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A+ Design at the M+ Shop

Balancing modern architecture with historic reference, Lumsden Design creates a space to explore at M+ Shop.


By Rachel Gallaher


An image of a boutique shop. There are wooden floors and a concrete ceiling, as well as a series of pedestals that hold books, notebooks, bags, and other items.

The M+ Shop, at Hong Kong's recently opened M+ museum.



In 2017, Lumsden Design started to envision the interiors for M+ Shop, a ground-floor retail space at the M+Museum of Visual Culture in Hong Kong, which opened at the end of last year. Located in a new Herzog & de Meuron–designed building on the edge of Victoria Harbour, the 9,600-square-foot M+ Shop reflects its architectural parent and the contemporary works housed within those walls.


“Our approach was to use the space to provide more than a shopping experience for its customers,” says designer and firm founder Callum Lumsden. “We created a retail environment that refers to the collection, its artists and creators, and enables the retail team to embrace the spirit of the museum as an integral part of the visitor’s journey. [The museum] represents a major initiative to bring contemporary culture to Asia, and it was essential to translate this into a local context as well as stand out in an area rapidly filling with creative spaces.”


The museum stands in the West Kowloon Cultural District, which is rich with arts venues and shopping options, so “it was important to achieve wider appeal as a destination shop to stand out in one of the biggest retail centers on the planet,” Lumsden says. Even though it’s attached to the museum, the goal was to design a shop that would be appeal beyond that context, so Lumsden turned to local culture for inspiration.



The inside of a boutique shop. Four tall steel-and-glass structures form arches under which tables of merchandise sit.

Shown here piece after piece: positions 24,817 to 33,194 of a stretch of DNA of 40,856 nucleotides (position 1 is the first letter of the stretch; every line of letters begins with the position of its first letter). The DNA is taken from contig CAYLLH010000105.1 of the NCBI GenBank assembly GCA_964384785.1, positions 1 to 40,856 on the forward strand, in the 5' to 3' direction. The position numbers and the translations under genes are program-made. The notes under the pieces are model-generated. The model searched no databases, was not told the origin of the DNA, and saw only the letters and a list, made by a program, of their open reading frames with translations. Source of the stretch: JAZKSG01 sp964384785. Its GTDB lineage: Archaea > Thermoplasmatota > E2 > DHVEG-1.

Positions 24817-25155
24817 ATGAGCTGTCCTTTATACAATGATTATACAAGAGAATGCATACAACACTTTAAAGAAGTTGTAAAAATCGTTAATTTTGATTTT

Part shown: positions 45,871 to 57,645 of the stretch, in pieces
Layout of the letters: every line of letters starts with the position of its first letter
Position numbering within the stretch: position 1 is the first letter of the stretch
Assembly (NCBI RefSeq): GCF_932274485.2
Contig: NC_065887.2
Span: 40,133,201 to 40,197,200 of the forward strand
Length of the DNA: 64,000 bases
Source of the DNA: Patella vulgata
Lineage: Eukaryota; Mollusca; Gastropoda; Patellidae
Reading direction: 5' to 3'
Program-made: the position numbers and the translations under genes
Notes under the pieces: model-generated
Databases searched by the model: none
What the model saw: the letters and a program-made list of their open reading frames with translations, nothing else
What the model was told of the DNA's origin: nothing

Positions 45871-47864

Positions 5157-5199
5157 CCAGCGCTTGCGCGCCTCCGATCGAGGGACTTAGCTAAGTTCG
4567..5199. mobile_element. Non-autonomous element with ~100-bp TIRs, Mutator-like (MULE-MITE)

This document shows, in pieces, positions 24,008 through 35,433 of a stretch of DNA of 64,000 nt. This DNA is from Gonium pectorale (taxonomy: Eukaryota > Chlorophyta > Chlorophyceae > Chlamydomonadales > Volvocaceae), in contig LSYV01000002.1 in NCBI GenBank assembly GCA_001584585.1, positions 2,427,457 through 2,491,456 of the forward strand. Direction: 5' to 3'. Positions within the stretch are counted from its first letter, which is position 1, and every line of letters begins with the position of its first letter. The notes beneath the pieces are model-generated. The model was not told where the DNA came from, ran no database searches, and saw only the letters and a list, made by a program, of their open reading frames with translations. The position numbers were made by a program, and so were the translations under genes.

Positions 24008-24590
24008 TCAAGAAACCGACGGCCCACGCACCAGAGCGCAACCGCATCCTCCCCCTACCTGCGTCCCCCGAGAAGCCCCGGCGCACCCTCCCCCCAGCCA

The form of the tall structures at one side of the shop are inspired by the traditional food stalls found in Hong Kong markets.



“We gathered a comprehensive history of the city,” he says. “This allowed us to capture the bustling feel of the local market stalls. A key element of the design was inspired by Hong Kong’s traditional dai pai dongs (food stalls).” In one area of the space, customers can pass under a row of narrow, nearly-10-foot-tall steel-and-frosted-glass structures that nod to these beloved market stalls.


Working in a Herzog & de Meuron building, Lumsden also looked to match certain intangible elements of the architecture firm’s design “by invoking the feeling of activity and surprise,” he explains. “[We used] a combination of contrasting colors (inspired by a popular Chinese soap opera!) and mixed unusual materials and structures that contrast with the stark architectural vision. We believe that, alongside Herzog & de Meuron, we have achieved a character and spirit to the retail proposition which will delight and surprise visitors.”



The exterior of the M+ Shop. A large concrete element holds the glowing name of the shop.

The shop is located in the Herzog & de Meuron–designed museum, but it is also accessible from the street, helping to connect the retail experience to the larger neighborhood.



Wooden floors and concrete ceilings strike a balance that anchors the space in a minimal palette. Additional materials found throughout include blackened steel, pigmented cement, frosted resin, and terrazzo with wood chips and stained oak—a palette that keeps things visually interesting while allowing the merchandise to take center stage.


Although the shop has an open-format layout, there are distinct zones within, including the market-stall installation. At the center of the room stands a large, white shelving unit, the ‘Discover Myself’ zone, designed as a flexible pavilion that combines seating for events and artist workshops with merchandise display. Constructed with translucent resin that is lit from within, this feature is a popular draw—new discoveries sit in each nook and cranny, an idea found throughout the shop, and the museum, at large.



The interior of a boutique. A long wall of black shelving stands behind a cash register.

A mix of architectural materials create a strong background for the boutique's art-and-design-forward products.


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